Rock star Randy Bachman reunited with beloved stolen guitar

Rock star Randy Bachman reunited with beloved stolen guitar
Canadian rock legend Randy Bachman receives his stolen Gretsch guitar during the Lost and Found Guitar Exchange Ceremony on Friday at Canadian Embassy in Tokyo. (AP)
Short Url
Updated 01 July 2022

Rock star Randy Bachman reunited with beloved stolen guitar

Rock star Randy Bachman reunited with beloved stolen guitar
  • Bachman said all guitars are special, but the orange 1957 Gretsch 6120 Chet Atkins he bought as a teenager was exceptional
  • When it was stolen from the Toronto hotel in 1977, “I cried for three days. It was part of me,” he said

TOKYO: Canadian rock legend Randy Bachman’s long search came to an end Friday when he was reunited in Tokyo with a cherished guitar 45 years after it was stolen from a Toronto hotel.
“My girlfriend is right there,” said Bachman, 78, a former member of The Guess Who and Bachman-Turner Overdrive, as the Gretsch guitar on which he wrote “American Woman” and other hits was handed to him by a Japanese musician who had bought it at a Tokyo store in 2014 without knowing its history.
He said all guitars are special, but the orange 1957 Gretsch 6120 Chet Atkins he bought as a teenager was exceptional. He worked at multiple jobs to save money to buy the $400 guitar, his first purchase of an expensive instrument, he said.
“It made my whole life. It was my hammer and a tool to write songs, make music and make money,” Bachman told AP before the handover at the Canadian Embassy in Tokyo.
When it was stolen from the Toronto hotel in 1977, “I cried for three days. It was part of me,” he said. “It was very, very upsetting.” He ended up buying about 300 guitars in unsuccessful attempts to replace it, he said.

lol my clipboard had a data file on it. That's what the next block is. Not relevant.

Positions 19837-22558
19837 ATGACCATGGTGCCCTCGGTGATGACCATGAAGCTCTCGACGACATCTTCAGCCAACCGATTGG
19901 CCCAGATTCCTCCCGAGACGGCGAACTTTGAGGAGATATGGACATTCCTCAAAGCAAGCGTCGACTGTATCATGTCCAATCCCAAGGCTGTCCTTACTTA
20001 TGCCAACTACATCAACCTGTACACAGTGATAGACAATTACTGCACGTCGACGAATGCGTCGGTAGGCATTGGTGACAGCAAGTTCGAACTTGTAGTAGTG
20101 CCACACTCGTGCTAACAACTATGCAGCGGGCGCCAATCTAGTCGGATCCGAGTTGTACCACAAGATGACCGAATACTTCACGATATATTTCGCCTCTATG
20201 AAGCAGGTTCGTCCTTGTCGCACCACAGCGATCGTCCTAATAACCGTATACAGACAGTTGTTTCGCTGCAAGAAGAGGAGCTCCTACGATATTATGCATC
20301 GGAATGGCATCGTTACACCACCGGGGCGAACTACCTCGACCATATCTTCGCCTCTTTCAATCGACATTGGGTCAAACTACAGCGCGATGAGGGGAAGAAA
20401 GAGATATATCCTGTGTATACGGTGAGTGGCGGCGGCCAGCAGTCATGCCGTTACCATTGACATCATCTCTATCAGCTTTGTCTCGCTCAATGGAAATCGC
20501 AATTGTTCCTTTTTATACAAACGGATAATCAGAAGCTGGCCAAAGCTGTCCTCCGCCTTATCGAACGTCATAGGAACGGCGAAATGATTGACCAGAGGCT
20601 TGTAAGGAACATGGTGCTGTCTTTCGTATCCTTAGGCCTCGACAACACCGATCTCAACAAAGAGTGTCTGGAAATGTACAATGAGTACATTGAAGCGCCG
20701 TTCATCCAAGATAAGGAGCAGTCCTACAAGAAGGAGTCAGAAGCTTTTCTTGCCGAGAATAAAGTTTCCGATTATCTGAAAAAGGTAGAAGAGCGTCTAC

Bachman talked frequently about the missing guitar in interviews and on radio shows, and more recently on YouTube programs on which he performed with his son, Tal.
In 2020, a Canadian fan who heard the story of the guitar launched an Internet search and successfully located it in Tokyo within two weeks.
The fan, William Long, used a small spot in the guitar’s wood grain visible in old images as a “digital fingerprint” and tracked the instrument down to a vintage guitar shop site in Tokyo. A further search led him to a YouTube video showing the instrument being played by a Japanese musician, TAKESHI, in December 2019.
After receiving the news from Long, Bachman contacted TAKESHI immediately, and recognized the guitar in a video chat they had.
“I was crying,” Bachman said. “The guitar almost spoke to me over the video, like, ‘Hey, I’m coming home.’”
TAKESHI agreed to give it to Bachman in exchange for one that was very similar. So Bachman searched and found the guitar’s “sister” — made during the same week, with a close serial number, no modifications and no repairs.
“To find my guitar again was a miracle, to find its twin sister was another miracle,” Bachman said.
TAKESHI said he decided to return the guitar because as a guitar player he could imagine how much Bachman missed it.
“I owned it and played it for only eight years and I’m extremely sad to return it now. But he has been feeling sad for 46 years, and it’s time for someone else to be sad,” TAKESHI said. “I felt sorry for this legend.”
He said he felt good after returning the guitar to its rightful owner, but it may take time for him to love his new Gretsch as much as that one.
“It’s a guitar, and it has a soul. So even if it has the same shape, I cannot say for sure if I can love a replacement the same way I loved this one,” he said. “There is no doubt Randy thought of me and searched hard (for the replacement), so I will gradually develop an affection for it, but it may take time.”